Step 5: Start cutting along the tops of the letters. I found it was easier to cut along the tops of each row first (since you’ll have more loops and movement) and, once that is done, cut along the bottoms of the letters. Then you cut along the straight-lined sides.
Step 6: Carefully start removing the white space. It pays to be extra gentle here and go over certain spaces with the knife so that you don’t rip the letters you just spent a ton of time making. Tape any of the fragile pieces (see the question mark in the first picture) if you need to in order to clean up the rest.
Step 7: Once you’ve removed all the excess, you’ll probably need to go in and clean up the letters a bit.
Step 8: Frame and you’re done!
All told, this probably took me somewhere around four hours. I’m really happy with how it turned out, but I’ll warn you in advance that it is kind of a pain in the ass. In my world, projects that are probably more pain than they are worth are par for the course. (Maybe that’s just crafting in general?)
Anyway, any ridiculous and/or time-consuming projects you’re undertaking?
With the wedding over, I found myself with the conundrum of many a bride. What the heck do I do with all of our leftover decor?
Some brides sell it (Mrs. Wallaby has an EXCELLENT primer). Some brides leave it to languish in an attic or second bedroom. Some brides lend it to other brides (my photo booth backdrop made an appearance at hive member scarlet_letter”˜s wedding in December). I couldn’t decide what I wanted to do.
So imagine my pleasure when hive member dsanchez posted on the Seattle boards about a new endeavor from Get Hitched Give Hope.
During my time blogging for you all, I’ve touched on a few sensitive subjects. Exes? Yep. Weight? Uh-huh. So why not give it a shot and talk to you about another touchy subject: money.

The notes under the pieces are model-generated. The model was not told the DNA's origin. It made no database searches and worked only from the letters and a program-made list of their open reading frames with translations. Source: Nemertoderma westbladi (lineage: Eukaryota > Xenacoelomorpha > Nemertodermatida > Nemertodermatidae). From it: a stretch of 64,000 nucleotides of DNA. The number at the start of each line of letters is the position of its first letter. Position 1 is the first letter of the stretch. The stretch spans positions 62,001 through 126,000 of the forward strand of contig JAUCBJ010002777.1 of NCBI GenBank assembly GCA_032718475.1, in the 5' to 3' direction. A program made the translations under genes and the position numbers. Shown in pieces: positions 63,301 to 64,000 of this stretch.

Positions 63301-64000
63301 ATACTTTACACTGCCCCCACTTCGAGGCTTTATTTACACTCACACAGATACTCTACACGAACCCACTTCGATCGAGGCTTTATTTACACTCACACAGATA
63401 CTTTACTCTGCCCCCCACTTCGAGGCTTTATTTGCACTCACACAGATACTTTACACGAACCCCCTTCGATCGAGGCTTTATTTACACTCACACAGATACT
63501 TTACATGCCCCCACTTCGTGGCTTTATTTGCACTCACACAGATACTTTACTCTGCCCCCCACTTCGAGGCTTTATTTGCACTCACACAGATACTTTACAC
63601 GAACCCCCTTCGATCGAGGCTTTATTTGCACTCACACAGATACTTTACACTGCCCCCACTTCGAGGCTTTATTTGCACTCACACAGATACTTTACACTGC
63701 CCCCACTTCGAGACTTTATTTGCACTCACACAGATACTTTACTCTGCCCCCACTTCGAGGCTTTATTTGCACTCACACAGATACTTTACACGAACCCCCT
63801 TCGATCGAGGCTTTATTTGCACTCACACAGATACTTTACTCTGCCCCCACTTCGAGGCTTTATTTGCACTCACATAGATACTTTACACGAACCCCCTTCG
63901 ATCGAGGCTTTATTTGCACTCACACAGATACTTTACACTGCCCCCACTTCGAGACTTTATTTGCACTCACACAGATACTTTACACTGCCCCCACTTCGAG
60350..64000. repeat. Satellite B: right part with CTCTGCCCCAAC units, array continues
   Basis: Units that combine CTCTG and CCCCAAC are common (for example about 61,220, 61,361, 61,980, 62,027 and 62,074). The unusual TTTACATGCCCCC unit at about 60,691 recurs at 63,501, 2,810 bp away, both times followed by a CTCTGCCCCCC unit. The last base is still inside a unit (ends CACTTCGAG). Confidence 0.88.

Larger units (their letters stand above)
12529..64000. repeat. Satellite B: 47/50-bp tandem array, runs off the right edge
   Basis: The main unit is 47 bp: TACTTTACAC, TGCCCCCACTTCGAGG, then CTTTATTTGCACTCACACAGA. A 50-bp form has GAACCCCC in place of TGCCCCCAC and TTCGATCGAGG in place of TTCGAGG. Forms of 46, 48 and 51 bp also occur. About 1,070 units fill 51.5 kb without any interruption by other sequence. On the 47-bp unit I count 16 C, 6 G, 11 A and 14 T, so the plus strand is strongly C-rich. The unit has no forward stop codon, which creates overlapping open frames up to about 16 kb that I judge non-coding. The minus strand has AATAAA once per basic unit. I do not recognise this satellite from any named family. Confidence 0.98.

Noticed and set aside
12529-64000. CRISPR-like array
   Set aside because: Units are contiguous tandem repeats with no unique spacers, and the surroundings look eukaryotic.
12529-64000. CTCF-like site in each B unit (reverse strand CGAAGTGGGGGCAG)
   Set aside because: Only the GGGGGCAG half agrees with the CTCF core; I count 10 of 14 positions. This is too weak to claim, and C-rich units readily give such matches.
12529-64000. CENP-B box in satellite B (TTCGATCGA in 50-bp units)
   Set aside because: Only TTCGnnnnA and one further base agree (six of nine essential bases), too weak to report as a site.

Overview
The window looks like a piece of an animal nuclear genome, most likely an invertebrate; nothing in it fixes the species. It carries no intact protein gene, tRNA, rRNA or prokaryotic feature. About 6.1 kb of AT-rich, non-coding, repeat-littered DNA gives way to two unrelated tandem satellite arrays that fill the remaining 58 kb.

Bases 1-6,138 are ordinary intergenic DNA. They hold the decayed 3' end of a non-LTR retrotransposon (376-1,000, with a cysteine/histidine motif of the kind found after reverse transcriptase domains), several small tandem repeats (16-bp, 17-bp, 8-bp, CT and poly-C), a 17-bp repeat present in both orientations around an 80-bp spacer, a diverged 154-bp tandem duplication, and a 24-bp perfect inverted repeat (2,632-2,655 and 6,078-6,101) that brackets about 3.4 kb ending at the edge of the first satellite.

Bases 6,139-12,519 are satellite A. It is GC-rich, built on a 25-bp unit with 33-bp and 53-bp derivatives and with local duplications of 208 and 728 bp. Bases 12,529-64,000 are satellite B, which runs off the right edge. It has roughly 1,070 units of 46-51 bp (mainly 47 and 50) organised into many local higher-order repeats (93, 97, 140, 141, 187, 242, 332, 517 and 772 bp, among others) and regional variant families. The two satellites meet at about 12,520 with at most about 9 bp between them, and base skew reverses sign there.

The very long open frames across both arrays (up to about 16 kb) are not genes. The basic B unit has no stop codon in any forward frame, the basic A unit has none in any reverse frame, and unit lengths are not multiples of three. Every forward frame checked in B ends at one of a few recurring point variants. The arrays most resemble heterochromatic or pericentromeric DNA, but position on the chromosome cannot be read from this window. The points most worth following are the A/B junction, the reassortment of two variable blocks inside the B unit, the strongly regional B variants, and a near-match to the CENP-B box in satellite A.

I’m not going to tell you that a $1000 wedding is better than a $10,000 or even a $100,000 one, or vice versa. You’ve seen our wedding and I can tell you this: it was exactly what we wanted and we’re happy we spent our money in the way that we did. It was right for us; it may not be right for you. And that’s okay!
So, budget. We did a bad thing and never really set a budget. I had a number in my head all along but we never really settled on a solid figure. What was my working number? $60,000. This number does not include my engagement ring or our honeymoon.
As the party began to wind down, more and more guests began to head out. Soon there were only a handful of people left and I made the decision to head back to the hotel earlier than planned. I’d been up since 6:30am and moving around all day (and dancing up a storm at the reception!) and getting out of my beautiful-but-heavy dress began to sound like a better and better idea. (Seriously, if I wore that thing every day I would have ABS OF STEEL. And probably a lot of people asking why I was wearing a wedding dress every day). I told Brian to play one more slow song and then we would call it a night. He asked what I wanted and I told him that I trusted him.
Brian knew about our theme but not the small elements of it. But as soon as the song started, I teared up. The song he picked was perfect. He chose “The Way You Look Tonight” by Frank Sinatra.
Krista and Mary had already left for the night (after 10 hours of coverage because they rock!), so I don’t have any photos of the dance. In my memory, I see Sparky and no one else. I see the candles glowing, the string lights overhead. I feel warm, safe, and happy.
Lucky for me, I do have other photos to show you and I think they go quite well with this. (All photos copyrighted by Love Song Photo.)